REVIEW: Atomic Robo: The Ghost of Station X #2
When you are changing the design of a character there are two ways you can go about it. For the Atomic Robo Crew, it looks like they chose the natural/good way.
Previously in Atomic Robo: The Ghost of Station X: Atomic Robo and the Action Scientists are scrambled to save a failing mission in space. There’s very little time, and a very high risk to those involved (namely Atomic Robo). Meanwhile, a building that has no name, and no address, has turned up missing, and that is only part of the mystery…
WE’RE UNDER ATTACK
Artist Scott Wegener freaked me out a few months ago, when he announced he was changing up Atomic Robo’s look and design to match his changing style. When an artist makes an announcement like that, it usually turns into some forced hack-job that no one likes, but is the de facto standard because no one can think of an alternative. There’s also some contrived story forced around the costume change that makes little sense, but again, it’s done to feature the new look of the character. Fortunately, Clevinger and Wegener don’t fall into that trap in introducing readers to the new Atomic Robo.
After being hit by a spy satellite, Robo free-falls to Earth, and as we’ve seen in a number of space films, Robo’s body heats up and starts breaking apart. If it wasn’t for the fast thinking of his launch crew, the title character may be lost forever… which would be kind of odd, since this is the second in a five issue arc, and killing the title character as the success rocket of the character continues to climb is like shooting yourself in the foot before running a marathon. Anyway… what follows is a sequence that combines the best bits of RoboCop, The Six Million Dollar Man, and MASH to create a humor driven piece that leads naturally to Robo’s new outer shell.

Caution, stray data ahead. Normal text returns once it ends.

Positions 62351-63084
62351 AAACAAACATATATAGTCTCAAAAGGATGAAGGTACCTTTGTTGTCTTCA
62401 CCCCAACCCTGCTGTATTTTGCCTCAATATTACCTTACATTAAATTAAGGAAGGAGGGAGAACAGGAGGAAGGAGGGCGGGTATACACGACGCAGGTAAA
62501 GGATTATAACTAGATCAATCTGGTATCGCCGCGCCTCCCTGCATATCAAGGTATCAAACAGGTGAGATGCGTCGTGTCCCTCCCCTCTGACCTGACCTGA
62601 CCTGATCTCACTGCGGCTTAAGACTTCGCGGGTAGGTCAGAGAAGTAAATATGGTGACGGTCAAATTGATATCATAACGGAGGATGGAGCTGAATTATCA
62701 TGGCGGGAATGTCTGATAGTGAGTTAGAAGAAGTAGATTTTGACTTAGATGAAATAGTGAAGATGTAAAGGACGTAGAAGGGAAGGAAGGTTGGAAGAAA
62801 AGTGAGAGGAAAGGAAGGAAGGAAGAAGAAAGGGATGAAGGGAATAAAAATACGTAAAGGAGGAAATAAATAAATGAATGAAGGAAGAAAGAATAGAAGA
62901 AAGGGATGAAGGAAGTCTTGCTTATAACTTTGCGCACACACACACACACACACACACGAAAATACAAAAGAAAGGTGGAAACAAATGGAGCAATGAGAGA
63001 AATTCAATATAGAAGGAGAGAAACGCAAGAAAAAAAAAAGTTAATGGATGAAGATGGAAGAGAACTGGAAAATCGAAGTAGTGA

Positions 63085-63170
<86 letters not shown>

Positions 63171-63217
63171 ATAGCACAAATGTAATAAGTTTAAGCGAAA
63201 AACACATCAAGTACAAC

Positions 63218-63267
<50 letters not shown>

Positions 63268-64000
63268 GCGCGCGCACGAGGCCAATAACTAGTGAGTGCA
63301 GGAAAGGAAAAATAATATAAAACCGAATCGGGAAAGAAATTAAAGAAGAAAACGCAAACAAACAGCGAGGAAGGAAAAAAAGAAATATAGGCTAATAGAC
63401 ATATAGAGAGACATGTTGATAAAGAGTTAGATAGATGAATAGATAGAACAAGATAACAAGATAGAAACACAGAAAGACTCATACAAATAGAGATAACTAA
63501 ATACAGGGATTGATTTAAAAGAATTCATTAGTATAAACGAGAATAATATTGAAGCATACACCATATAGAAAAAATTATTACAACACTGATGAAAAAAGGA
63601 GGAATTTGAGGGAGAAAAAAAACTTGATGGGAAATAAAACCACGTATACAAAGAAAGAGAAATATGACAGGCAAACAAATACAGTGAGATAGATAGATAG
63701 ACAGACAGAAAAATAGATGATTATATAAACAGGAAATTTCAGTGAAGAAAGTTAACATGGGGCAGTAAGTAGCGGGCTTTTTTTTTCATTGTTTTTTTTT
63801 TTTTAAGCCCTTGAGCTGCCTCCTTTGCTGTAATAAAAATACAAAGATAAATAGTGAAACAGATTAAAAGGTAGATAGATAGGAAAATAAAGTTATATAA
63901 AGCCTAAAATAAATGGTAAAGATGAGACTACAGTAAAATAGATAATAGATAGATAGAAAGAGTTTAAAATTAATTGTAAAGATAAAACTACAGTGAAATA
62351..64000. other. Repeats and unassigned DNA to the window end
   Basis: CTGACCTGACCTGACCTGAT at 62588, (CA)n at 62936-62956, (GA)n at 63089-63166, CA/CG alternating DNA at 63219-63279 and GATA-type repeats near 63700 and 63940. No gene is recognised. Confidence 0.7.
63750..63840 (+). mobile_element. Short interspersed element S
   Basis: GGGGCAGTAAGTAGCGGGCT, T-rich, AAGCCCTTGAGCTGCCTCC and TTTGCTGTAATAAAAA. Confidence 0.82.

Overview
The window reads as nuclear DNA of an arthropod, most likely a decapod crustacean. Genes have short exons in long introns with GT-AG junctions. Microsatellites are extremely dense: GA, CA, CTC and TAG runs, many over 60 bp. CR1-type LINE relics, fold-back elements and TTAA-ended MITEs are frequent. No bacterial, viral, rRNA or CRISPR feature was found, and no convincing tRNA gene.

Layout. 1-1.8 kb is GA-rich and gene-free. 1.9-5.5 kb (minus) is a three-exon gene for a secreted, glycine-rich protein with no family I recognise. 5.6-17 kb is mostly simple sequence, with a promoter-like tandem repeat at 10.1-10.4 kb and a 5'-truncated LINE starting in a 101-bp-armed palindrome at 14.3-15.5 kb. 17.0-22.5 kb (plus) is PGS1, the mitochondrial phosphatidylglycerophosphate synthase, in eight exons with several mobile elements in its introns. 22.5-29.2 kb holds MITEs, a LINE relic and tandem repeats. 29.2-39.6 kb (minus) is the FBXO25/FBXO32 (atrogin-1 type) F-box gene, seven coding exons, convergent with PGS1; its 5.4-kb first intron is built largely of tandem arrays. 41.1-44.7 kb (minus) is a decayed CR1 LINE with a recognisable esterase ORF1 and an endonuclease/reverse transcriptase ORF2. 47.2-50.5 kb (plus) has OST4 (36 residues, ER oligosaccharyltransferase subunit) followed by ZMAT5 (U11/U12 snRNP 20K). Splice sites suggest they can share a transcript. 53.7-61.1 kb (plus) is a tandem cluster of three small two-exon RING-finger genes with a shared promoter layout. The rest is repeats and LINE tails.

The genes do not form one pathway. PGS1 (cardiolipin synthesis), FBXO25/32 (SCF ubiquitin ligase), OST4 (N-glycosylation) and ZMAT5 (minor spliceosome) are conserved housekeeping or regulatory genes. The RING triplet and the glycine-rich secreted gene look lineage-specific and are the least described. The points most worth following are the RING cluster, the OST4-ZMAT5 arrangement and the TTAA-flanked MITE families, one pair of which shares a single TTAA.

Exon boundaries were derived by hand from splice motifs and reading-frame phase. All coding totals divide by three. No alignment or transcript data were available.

Once shots of naked robot ass and jokes about open gowns is out of the way, the real business of the issue comes to light – NASA never asked Tesladyne to save anyone in space. In fact, the astronauts were no where near the coordinates Robo and the Action Scientists flew to… DUN DUN DUUUUUUNNNN! As far as we know there isn’t a silly dinosaur, monster from beyond space and time, or vampires from another dimension causing problems. Instead, the belief that a mysterious group is pulling strings to make buildings disappear and off Tesla’s greatest creation is a great twist in the plot that changes the very nature of what we have come to expect.
A NEW LOOK, A NEW DIRECTION
As the story moves in a new direction, likewise the art by Wegener continues to pop on the page. Yes, Robo’s look is similar to what we’ve seen before, but the sleek design does follow Wegener’s evolving style. And while I usually complain about panels filled with a single color, instead of detail from the environment, the art crew uses the blank space to add mottling to give the illusion of detail where there isn’t any. It’s weird to see it, but in this day of computer generated coloring, it works, and works well once again.
BOTTOM LINE: AWESOME
I went into the issue expecting page after page of funny comments and zany action, but what I came away with was something that ended with a serious somber tone. The paranoia filled mood that ends the issue pulls you in a different direction, and hopefully this is the direction the creators will take the character through the rest of this series and beyond. A great second chapter in this serial earns Atomic Robo: The Ghost of Station X 5 out of 5 Stars.